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Tuesday, March 31, 2015

Capt. Martin's Tahitian Dugouts

While stationed in Tahiti in 1846-47, Capt. Henry Byam Martin, RN, made several sketches and paintings of local watercraft. Here are all of the dugout canoes which show any useful detail as reproduced in his journal. (See the previous post for a more background and Martin's illustration of a double canoe from Tuomoto.)


Tahitian dugout canoe by Capt. Henry Byam Martin, RN
The dugout canoe in this family portrait appears to have no outrigger, but it does have an interesting bowsprit-like platform, apparently curved from the same log as the hull. The sheer is very flat. (Click any image to enlarge.)
Tahitian dugout canoe by Capt. Henry Byam Martin, RN
Line fishing from an outrigger paddled canoe. The sheer is quite flat, except for a bit of rise at the bow. The bow itself rises out of the water. The outrigger booms are strongly curved, unlike the booms in most of the images below.
Tahitian dugout canoe by Capt. Henry Byam Martin, RN
A lovely beach scene with Tahitians fishing with a seine and a canoe pulled up on the shore.
Tahitian dugout canoe by Capt. Henry Byam Martin, RN
Detail of the above painting, magnified as much as resolution allows.
Tahitian dugout canoe by Capt. Henry Byam Martin, RN
The forward boom of this outrigger canoe is connected to the outrigger float by struts, while the after boom curves downward to connect to the float directly. The extension of the bow appears to be an addition, not carved from the trunk of the hull.
Tahitian dugout canoe by Capt. Henry Byam Martin, RN
Another scene in which seine fishing from shore is aided by canoes to bring the net out. Because of the man standing in the water, it's hard to tell if the "bowsprit" belongs to the boat in the foreground or the one behind it. The quadrilateral sail is supported by a mast, boom, and sprit. As in the previous image, the sterns are upturned sharply.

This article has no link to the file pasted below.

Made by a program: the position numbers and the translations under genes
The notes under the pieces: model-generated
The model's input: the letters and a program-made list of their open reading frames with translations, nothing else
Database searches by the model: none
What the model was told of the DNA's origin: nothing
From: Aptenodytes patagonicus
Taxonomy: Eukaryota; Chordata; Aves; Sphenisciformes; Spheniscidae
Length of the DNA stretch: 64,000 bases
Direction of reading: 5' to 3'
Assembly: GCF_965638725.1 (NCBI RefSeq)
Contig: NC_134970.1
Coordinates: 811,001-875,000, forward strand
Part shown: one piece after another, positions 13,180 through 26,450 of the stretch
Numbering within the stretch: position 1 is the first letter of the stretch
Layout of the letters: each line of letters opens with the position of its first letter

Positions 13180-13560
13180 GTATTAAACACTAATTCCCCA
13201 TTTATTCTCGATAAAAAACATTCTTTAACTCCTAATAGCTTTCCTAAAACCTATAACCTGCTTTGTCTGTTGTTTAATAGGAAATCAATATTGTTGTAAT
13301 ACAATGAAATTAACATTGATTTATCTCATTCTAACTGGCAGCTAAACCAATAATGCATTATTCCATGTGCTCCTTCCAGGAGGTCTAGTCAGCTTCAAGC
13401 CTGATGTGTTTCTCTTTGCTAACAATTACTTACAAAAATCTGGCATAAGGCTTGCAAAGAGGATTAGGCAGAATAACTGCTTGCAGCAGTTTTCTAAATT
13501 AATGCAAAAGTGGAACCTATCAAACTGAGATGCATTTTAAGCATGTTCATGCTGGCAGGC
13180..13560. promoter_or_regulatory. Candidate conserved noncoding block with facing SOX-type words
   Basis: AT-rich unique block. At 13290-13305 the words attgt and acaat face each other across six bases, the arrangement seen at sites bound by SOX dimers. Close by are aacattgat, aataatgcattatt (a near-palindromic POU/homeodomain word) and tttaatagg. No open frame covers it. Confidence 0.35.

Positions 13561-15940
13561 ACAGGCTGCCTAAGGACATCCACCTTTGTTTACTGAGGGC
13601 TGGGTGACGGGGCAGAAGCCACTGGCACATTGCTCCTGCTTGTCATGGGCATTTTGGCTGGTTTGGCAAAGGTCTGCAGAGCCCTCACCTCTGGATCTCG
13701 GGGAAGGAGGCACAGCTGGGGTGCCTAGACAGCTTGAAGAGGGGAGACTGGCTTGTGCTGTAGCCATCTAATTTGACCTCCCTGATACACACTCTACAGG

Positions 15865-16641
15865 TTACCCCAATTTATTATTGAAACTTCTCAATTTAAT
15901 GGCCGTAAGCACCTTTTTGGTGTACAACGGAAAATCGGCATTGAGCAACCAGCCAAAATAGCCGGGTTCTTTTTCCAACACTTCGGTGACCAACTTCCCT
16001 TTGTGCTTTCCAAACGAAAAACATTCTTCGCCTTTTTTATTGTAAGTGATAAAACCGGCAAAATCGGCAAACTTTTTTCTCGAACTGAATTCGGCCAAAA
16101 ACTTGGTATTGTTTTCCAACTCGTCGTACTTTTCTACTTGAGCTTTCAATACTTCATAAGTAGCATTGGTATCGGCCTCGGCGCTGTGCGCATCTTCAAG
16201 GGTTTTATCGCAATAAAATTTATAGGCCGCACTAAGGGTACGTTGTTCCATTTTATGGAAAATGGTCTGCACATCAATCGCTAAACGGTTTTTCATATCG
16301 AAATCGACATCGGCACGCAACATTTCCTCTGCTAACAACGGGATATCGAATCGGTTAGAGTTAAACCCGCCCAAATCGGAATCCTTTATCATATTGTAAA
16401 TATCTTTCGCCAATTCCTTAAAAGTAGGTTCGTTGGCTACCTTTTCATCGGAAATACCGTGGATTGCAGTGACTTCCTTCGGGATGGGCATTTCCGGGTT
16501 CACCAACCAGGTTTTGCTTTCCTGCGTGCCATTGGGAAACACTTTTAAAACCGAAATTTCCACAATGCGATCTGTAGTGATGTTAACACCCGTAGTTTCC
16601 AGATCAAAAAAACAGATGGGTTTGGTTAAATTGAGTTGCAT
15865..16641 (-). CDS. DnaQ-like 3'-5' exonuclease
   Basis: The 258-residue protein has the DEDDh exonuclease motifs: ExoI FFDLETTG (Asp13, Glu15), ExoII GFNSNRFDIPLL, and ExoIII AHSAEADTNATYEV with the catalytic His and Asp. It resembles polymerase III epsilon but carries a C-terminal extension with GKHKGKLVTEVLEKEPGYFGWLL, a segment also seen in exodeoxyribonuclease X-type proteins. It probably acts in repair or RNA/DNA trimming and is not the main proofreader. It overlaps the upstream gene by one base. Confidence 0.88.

Tahitian dugout canoe by Capt. Henry Byam Martin, RN
Detail of the previous image. The bowsprit seems quite thin, and it has no supporting rigging, but is apparently strong enough to support the child's weight without sagging. 
Tahitian dugout canoe by Capt. Henry Byam Martin, RN
This quicker, looser watercolor sketch shows the same features as the previous few images (upturned stern, plumb bow, "bowsprit," quadrilateral sail with three spars, and outrigger float connected directly to the boom in the rear, and with struts in the front), but adds another detail: multiple shrouds supporting the mast. All of them attach at the same point on the mast. To port, the lower ends attach to the forward outrigger boom at regular intervals. To starboard, they attach to a boom that serves both as an attachment point for the shrouds, and for hiking out (as seen in the next image).
Tahitian dugout canoe by Capt. Henry Byam Martin, RN
The top boat in this image is very similar to the previous image and may be just a slightly refined version, except that a crewman is clearly seen hiking out on the starboard boom. The arrangement of struts connecting the float to the forward port boom is clear: four struts in two pairs of inverted V's. The bottom boat seems to have elements of Western boat design.
Tahitian dugout canoe by Capt. Henry Byam Martin, RN
The hulls of the canoes in the background are similar to the preceding ones, but the sailing rig hoists a squaresail: this was probably an adoption of a Western type.
Tahitian dugout canoe by Capt. Henry Byam Martin, RN
A paddled dugout canoe with a nicely carved cutwater and fine shaping and finishing all over the hull. Its shape is rather different from the paddled dugout shown at the top of this post. The paddle has a teardrop-shaped blade and no end-grip on the shaft. 
Images from: The Polynesian Journal of Captain Henry Byam Martin, R.N. In command of H.M.S. Grampus -- 50 guns, at Hawaii and on station in Tahiti and the Society Islands, 1846-1847.

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